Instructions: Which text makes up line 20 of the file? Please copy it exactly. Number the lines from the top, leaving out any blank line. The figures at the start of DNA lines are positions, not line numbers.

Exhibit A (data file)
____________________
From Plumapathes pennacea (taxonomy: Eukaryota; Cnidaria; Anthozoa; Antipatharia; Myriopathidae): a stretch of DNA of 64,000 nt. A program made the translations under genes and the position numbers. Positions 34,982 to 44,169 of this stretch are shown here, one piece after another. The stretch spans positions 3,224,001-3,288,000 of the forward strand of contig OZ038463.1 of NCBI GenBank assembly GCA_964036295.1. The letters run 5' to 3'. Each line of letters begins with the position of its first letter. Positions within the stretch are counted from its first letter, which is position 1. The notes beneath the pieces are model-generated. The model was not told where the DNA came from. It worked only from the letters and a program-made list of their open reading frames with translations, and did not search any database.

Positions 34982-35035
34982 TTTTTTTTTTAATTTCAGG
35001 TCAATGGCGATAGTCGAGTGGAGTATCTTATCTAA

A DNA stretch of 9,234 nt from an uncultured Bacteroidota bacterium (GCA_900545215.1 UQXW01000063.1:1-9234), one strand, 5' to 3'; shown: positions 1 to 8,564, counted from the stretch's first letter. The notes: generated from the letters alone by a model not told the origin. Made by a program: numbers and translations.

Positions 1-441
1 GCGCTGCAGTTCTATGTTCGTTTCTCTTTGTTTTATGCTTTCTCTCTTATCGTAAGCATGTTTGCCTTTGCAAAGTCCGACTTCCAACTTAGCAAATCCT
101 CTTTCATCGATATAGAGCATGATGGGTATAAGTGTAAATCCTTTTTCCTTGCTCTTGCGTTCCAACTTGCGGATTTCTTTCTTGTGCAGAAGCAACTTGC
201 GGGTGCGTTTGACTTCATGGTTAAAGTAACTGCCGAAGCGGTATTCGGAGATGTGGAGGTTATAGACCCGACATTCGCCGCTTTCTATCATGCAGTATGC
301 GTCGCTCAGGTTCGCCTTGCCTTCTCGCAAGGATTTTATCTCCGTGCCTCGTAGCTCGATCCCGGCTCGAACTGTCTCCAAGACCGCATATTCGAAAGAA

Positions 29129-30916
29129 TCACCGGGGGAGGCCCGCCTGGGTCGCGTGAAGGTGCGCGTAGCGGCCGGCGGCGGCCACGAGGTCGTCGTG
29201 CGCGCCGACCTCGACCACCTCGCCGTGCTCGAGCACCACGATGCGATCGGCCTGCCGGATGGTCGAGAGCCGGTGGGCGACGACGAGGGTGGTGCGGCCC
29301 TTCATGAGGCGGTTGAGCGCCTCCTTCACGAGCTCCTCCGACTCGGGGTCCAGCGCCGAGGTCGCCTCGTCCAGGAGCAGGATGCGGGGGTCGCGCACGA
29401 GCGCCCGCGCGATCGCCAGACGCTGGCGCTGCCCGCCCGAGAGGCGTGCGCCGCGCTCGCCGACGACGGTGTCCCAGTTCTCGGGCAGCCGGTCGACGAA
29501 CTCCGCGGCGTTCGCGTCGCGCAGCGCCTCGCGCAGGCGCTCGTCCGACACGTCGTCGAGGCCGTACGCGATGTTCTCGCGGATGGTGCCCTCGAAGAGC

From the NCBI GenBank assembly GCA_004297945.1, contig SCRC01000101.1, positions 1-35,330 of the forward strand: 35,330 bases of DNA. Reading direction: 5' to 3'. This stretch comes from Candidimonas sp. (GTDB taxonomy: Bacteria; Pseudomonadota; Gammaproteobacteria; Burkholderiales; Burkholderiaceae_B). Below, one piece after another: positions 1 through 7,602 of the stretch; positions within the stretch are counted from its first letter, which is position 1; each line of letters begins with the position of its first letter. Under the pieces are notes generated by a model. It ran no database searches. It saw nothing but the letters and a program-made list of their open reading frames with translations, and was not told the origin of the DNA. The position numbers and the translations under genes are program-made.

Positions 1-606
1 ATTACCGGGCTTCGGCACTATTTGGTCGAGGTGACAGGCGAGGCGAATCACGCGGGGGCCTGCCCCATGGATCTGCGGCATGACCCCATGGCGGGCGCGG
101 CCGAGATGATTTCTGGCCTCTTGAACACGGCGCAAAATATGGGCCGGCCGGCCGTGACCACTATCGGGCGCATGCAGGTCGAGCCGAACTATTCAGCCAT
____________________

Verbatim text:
101 CCGAGATGATTTCTGGCCTCTTGAACACGGCGCAAAATATGGGCCGGCCGGCCGTGACCACTATCGGGCGCATGCAGGTCGAGCCGAACTATTCAGCCAT